The information revolution has created new ways of doing business and has turned the whole world into one community, HE Mohamed Khalfan bin Khirbash, the UAE minister of state for finance and industry, told delegates in his opening address at the recent Broader Mena Investment Summit in Dubai.
“Closer dimensions and integrated interests have led the corporate world to restructure and re-engineer on diff levels so that the world is now a virtual market that can be reached from anywhere,” he said.
“This transformation has largely contributed to raising importance of talking about the efforts needed by countries to boost the flow of foreign investment and to minimise risk factors that could affect the interests of investors and financiers.”
Bin Khirbash referred to a recent United Nations report highlighting the importance of foreign investment as a major contributor to economic development and its role creating job opportunities, increasing productivity, and boosting export trade, saying: “The flow of long-term investment – especially foreign direct investment – is major reforming tool for many problems that economies suffer from, enabling integration into the new world economy, the strengthening of national development structures, increased job opportunities, and better competitive advantages.”
The need for economic diversification and increased investment in human capital by governments and institutions was a recurrent theme at the opening sessions of the summit.
Speakers discussing ‘Investment Challenges in the Broader MENA Region’ highlighted continued success in attracting foreign direct investment, but called for accelerated programmes of economic liberalisation, creating a more attractive business environment, and generating employment opportunities.
HE Sheikh Mohammad Ali Reza, chairman of the Xenel Group, told delegates that despite the region’s good economic growth, the public sector must become more open to private participation and reduce the dependence on oil.
“Governments must make the investment climate more inviting and invest in human capital, improve education, support small and medium enterprises, and encourage continued private sector investment in technology, media, and healthcare,” he said.
His views were echoed by Khalid Howladar, vice-president, Middle East and Islamic Structured Finance, Moody’s Investor Services, who defined the regional challenge as “mainly educational”.
He said that GGC countries must be aware that higher returns go hand-in-hand with higher risks, and that improvements are needed in market regulations and transparency.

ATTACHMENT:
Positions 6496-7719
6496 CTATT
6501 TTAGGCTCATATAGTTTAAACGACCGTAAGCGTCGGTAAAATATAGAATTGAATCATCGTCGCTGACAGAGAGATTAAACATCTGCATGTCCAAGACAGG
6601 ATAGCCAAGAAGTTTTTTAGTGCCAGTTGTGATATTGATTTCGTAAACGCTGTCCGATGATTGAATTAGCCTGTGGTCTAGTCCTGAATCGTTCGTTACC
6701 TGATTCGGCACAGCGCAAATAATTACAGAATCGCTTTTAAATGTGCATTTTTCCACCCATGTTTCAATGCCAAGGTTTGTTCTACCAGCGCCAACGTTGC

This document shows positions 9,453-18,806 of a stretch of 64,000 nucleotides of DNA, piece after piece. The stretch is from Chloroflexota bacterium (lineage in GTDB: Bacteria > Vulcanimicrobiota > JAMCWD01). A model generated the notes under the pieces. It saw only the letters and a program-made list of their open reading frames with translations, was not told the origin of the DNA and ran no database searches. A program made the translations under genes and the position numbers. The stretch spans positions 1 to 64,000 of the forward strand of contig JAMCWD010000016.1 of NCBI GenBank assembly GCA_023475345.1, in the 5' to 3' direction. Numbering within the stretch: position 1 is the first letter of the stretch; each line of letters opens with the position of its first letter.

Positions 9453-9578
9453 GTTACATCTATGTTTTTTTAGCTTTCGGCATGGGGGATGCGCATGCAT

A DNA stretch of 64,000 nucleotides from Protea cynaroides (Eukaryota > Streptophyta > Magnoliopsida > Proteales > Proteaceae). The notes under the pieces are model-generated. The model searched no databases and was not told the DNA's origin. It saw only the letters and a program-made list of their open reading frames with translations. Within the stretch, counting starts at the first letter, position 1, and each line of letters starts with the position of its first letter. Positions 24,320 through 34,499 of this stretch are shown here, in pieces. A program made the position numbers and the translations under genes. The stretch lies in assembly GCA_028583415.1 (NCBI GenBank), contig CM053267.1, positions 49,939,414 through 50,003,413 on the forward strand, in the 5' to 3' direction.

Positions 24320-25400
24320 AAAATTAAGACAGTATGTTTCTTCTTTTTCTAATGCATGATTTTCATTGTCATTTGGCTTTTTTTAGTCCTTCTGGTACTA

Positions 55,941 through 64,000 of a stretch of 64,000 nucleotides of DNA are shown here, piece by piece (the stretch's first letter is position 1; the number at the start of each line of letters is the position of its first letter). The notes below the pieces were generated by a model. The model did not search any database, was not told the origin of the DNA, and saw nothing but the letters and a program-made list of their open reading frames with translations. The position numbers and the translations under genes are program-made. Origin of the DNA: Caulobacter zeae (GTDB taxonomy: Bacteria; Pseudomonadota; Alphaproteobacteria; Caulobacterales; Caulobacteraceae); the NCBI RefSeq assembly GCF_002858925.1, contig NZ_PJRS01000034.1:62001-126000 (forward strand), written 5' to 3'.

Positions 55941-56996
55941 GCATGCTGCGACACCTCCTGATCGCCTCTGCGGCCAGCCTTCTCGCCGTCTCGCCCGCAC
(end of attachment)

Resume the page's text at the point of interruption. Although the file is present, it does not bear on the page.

“The region is on the right track, but a lot more is needed. Equity losses highlight the need for alternative investments, but Mena markets are still very young. GCC ratings are very high and I believe 2007 will see a dramatic increase in the number of credit ratings assigned as more local companies qualify.”
Monika Malik, Standard Chartered Bank’s senior economist for the Middle East, told delegates that the region’s foreign direct investment is currently stronger than Asia – including China, fuelled by structural reforms and privatisation progammes.
“Most countries have increased foreign direct investment – led by the UAE – and Jordan has also done very well,” she said. “Kuwait has performed relatively poorly because of lack of economic reforms. Governments must improve the business environment and provide labour opportunities, especially in GCC countries with their huge populations.
“There is a strong need to diversify economies, and with most investment going to oil and gas, real estate, and infrastructure, job creation and diversification are the key challenges.”
HE Mohammad Hasan Omran, chairman of Etisalat, cited the need for more financing, contrasting its relative ease in the UAE compared to being a major obstacle to growth in Africa, where negotiations could take up to a year and with interest rates as high as 15%.
Etisalat is now no4 in telecommunications in the entire Middle East, having started in 1976 in a very small way. It now operates in 15 major countries and has Dh46bn in direct assets, with 2006 revenues up 25% on the previous year.